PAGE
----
There really wasn’t much that England dared to do to break the shackles. Maheesh Theekshana, flicking the ball out of the front of his hand, offered no width and oodles of stump-threatening skid, backed up by an excellent pitch-battering length from the seamers, which was too short for England to rush down to meet, and bouncing low enough to keep the stumps permanently in play.

Post-drinks flourish
A glug of Gatorade, and a thumping drive through the covers, brought Buttler only his third boundary in 31 balls. But it also signalled a fateful shift in Sri Lanka’s approach. As if pre-programmed to go to their pre-set death plans, the seamers began searching for a fuller length, right up to the toes, which suited Buttler’s spring-loaded wrists down to the ground. A brace of half-volleys from Lahiru Kumara were smoked into the stands, before Dasun Shanaka suffered similar treatment in the 18th over, as Buttler laced him for six, six, four, to wrench the contest England’s way.

Morgan too joined the party, eventually holding his own in a 112-run partnership with 40 from 36 balls despite at one stage seeming stranded on 10 from 21. A freebie from Hasaranga got him going, a full-toss on the legs flicked through backward square, while Kumara was also in his sights with a classical inside-out bosh over long-off. Hasaranga got his revenge with another googly but not before England’s captain had confirmed his game-brain was still ticking.

The search for that century wasn’t Buttler’s overriding concern as he faced up to Dushmantha Chameera’s final over. But after surviving a sprawling chance in the deep and missing out on an attempted reverse scoop, Buttler received the gimme he’d been angling for from the final ball of the innings, a full toss on the legs that he launched into the stands to vault from 95 to 101.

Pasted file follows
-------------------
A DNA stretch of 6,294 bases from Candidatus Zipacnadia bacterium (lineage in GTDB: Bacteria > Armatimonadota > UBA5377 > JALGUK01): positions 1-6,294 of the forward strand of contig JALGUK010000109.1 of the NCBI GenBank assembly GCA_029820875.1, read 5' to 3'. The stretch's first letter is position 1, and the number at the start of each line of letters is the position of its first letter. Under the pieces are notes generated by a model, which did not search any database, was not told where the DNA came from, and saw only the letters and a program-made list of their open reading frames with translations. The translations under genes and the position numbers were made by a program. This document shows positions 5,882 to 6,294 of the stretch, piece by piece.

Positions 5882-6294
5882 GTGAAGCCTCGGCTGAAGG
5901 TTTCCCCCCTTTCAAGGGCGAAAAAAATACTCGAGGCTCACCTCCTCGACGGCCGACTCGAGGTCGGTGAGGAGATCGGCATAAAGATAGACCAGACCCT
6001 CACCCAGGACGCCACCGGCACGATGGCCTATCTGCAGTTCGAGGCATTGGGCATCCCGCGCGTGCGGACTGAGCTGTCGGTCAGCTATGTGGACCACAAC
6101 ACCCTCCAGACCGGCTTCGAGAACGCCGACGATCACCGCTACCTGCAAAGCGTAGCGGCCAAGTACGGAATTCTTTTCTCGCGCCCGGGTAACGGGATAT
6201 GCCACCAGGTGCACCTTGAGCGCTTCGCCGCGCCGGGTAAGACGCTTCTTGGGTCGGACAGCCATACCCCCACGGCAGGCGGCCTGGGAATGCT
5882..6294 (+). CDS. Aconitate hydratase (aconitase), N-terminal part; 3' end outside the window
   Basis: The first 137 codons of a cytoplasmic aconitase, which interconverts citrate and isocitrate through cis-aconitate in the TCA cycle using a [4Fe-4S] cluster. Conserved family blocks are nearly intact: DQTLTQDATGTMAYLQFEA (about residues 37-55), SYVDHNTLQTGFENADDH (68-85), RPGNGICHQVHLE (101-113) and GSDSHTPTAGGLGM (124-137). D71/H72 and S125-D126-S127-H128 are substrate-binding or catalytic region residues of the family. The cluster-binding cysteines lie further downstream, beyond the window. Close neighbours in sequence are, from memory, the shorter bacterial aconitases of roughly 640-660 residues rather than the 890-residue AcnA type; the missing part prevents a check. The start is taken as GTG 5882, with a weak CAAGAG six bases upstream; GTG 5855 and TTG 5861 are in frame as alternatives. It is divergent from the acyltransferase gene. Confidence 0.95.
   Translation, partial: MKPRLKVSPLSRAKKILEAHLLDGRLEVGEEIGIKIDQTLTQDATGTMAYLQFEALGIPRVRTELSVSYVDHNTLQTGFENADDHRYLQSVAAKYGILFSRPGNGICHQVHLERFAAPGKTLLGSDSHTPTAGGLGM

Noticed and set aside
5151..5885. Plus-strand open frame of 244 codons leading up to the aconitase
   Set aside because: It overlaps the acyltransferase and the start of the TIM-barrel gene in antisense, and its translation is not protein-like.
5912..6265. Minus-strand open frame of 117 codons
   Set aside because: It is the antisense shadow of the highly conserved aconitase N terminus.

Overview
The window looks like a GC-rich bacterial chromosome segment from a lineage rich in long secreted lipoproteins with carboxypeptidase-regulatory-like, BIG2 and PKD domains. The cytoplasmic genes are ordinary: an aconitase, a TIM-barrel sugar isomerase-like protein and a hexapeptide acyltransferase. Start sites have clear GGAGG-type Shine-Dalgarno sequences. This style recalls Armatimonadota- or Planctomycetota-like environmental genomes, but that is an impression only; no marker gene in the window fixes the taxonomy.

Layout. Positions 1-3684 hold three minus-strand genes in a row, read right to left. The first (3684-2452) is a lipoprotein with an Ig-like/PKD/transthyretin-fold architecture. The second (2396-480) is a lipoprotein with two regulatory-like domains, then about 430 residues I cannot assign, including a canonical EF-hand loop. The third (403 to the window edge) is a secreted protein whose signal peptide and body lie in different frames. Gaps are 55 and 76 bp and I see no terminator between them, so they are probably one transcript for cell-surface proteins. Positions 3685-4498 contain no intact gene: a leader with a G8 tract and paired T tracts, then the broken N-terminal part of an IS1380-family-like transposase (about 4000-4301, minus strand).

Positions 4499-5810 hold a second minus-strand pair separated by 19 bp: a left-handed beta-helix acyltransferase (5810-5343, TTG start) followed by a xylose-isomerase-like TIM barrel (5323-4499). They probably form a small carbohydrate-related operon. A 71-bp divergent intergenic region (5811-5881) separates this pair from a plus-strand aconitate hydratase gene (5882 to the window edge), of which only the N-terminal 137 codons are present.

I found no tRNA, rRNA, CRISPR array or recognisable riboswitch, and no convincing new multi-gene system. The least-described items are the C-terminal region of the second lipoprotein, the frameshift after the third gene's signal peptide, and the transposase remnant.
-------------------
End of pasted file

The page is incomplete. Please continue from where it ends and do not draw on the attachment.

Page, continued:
Dew diligence
The fact that England were able to turn on their after-burners may have been linked to the sightings of a few towels for Sri Lanka’s fielders as the evening moisture began to make itself known. It obliged Morgan to get imaginative from the outset of Sri Lanka’s chase. Moeen Ali served up the first over, in which Pathum Nissanka was run out third-ball, but after some rare tap for Chris Woakes from Charith Asalanka, Adil Rashid was swiftly called into action. The change did the trick, two googlies to the left-handers Asalanka and Kusal Perera resulted in a pair of hacks into the covers, as for the first time in their T20I history, England bowled four overs of spin in the powerplay.